Newbie's first deal turns into first big blunder - Posted by DavidM

Posted by Mike-Wa on June 27, 2001 at 18:01:03:

Here’s a thought. I buy VA,HUD and bank REO’s, rehab and sell. Some of the thinhgs I noticed that I do that you’re not are:
1)I have a very EXPERIENCED realtor…who is very experienced with creative deals.
2) I have a rehab guy do the inspection with me and get a written estimate. He finds DOZENS of things I missed…
3) Get a written estimate of the cost of repair and minus that number from the seller’s asking price and see if they will renegotiate, or…
4) WALK!
Just some suggestions. Good luck.

Newbie’s first deal turns into first big blunder - Posted by DavidM

Posted by DavidM on June 27, 2001 at 15:41:49:

Well, I attempted my first deal. I put a property under contract (a junker) hoping to flip it to a rehabber (a la Ron LeGrand techniques). I went to the property to look at it with an agent with whom I’ve developed a very good rappore. She’s a new agent, and I’m a new invester, and we’re both interested in learning.

For some reason, I really screwed up on this. I went through the house with my inspection checklist checking off items in order to estimate the repairs. For some reason, however, It totally slipped my mind to go around and look at the outside of the house. Turns out it has some structural problems on one of the exterior brick walls. So far, I’ve had TONS of calls, but no one that has looked at it has wanted to touch it. One guy with “a crew” was interested in making an offer, but is not interested in paying as much as I need in order to avoid losing money on the deal.

Fortunately, I only have $100 binder deposit down on the property. My question is this… It looks like I am not going to be able to successfully flip this property, so how do I get out of this gracefully and manage to keep my rappore with the agent I’m working with. I fear that she will no longer be motivated to work with me since I wasn’t able to close this deal.


Re: Newbie’s first big blunder - Posted by Ronald * Starr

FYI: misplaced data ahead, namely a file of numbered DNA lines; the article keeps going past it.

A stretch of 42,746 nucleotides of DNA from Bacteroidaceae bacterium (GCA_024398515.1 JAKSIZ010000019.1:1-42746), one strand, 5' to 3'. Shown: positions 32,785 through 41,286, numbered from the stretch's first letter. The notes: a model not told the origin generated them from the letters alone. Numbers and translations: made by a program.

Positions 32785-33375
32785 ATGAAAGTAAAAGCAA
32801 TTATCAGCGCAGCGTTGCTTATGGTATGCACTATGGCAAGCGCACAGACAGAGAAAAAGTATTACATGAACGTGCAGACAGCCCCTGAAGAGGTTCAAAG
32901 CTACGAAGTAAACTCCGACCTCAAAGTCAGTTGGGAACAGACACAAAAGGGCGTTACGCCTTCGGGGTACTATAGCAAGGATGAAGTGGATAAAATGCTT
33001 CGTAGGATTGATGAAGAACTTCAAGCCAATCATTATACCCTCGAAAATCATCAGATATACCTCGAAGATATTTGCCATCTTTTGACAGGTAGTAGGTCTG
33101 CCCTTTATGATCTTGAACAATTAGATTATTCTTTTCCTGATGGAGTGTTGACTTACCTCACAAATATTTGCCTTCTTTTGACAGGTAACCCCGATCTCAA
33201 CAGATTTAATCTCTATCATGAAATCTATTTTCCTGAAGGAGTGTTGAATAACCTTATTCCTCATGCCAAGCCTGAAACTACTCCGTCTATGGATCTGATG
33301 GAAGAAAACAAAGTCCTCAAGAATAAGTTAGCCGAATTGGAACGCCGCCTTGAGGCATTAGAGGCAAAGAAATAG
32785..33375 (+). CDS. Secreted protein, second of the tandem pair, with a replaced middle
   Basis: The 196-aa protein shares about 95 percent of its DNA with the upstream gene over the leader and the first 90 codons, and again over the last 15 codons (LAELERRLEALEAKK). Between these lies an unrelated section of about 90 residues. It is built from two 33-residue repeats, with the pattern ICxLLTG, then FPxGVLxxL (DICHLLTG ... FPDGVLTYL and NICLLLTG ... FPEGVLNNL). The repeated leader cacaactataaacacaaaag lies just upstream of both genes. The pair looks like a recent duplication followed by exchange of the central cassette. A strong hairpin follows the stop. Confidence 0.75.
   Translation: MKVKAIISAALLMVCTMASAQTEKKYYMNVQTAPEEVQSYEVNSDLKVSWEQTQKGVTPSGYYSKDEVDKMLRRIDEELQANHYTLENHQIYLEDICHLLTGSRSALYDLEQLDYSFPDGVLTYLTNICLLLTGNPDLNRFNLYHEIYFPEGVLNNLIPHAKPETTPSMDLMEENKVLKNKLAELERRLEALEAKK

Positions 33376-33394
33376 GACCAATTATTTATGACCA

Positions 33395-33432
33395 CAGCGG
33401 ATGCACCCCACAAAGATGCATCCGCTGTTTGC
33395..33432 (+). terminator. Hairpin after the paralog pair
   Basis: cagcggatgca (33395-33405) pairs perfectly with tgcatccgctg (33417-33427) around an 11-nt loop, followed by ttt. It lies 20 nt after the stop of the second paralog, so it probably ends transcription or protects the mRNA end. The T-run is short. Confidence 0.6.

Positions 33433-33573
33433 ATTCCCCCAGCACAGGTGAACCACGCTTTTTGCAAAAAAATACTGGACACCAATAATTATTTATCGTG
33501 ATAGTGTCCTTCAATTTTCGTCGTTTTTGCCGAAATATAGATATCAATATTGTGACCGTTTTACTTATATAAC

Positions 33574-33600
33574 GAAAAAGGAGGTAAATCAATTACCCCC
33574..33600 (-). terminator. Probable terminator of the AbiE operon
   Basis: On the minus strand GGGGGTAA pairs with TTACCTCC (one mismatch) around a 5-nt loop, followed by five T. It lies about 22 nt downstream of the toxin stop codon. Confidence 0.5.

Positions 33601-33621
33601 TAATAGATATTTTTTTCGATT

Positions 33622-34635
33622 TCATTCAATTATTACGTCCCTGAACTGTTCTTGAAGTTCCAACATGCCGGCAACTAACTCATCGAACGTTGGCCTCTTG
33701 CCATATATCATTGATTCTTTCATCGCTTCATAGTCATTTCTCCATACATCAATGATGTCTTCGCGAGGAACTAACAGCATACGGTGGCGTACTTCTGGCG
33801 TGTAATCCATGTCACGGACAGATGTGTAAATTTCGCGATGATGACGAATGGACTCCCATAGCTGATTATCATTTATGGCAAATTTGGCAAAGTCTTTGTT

Posted by Ronald * Starr on June 27, 2001 at 21:16:10:


Calm down. Take a couple of deep breaths. Now relax a bit. There, doesn’t that feel better?

Don’t jump out of it yet.

Here are my suggestions.

Find out what the market value will be fixed up. You might ask your beginner agent to ask some more experienced agents to help her do this for you. Learning experience for you and her.

Get some estimates of the cost to fix up. You have some information about what needs to be done, perhaps that will do it for you. Get in two or three handypersons or contractors and get rough figures, at the least. Ask about alternative methods of handling the odvious problems.

Consider tearing off the brick and replacing with less expense siding.

Only when you have a better picture should you throw in the towel. Meanwhile, continue running your advertisement Make it clear that this is not a cosmetic fixer. When people call, be realisticly negative about the property so when they see it they are prepared and not shocked.

Try to find some positives to encourage potential buyers, especially the “potentials.” Ron’s Rule # 128: When you don’t have a good property to sell, sell the potential.

Do not give up until your time runs out, even delay the purchase a few weeks. These sellers are not going to mind. Better for them to wait a few weeks with a (more or less) certain sale than to go back out on the market again, starting over. You never know when the most generous buyer in the county is going to come see and make you an offer that makes you a profit.

Meanwhile, you might want to lower your advertising costs. Put it in the local free advertising papers and run it only on Sunday in the major paper. Could you put a “for sale” sign on the outside, with your phone number on it? Hmmm, probably not a good idea. Here, get somebody with a very run down house to let you put a “for sale” sign in front of their house. Best if it is on a busy street. Then redirect the callers to your rough gem.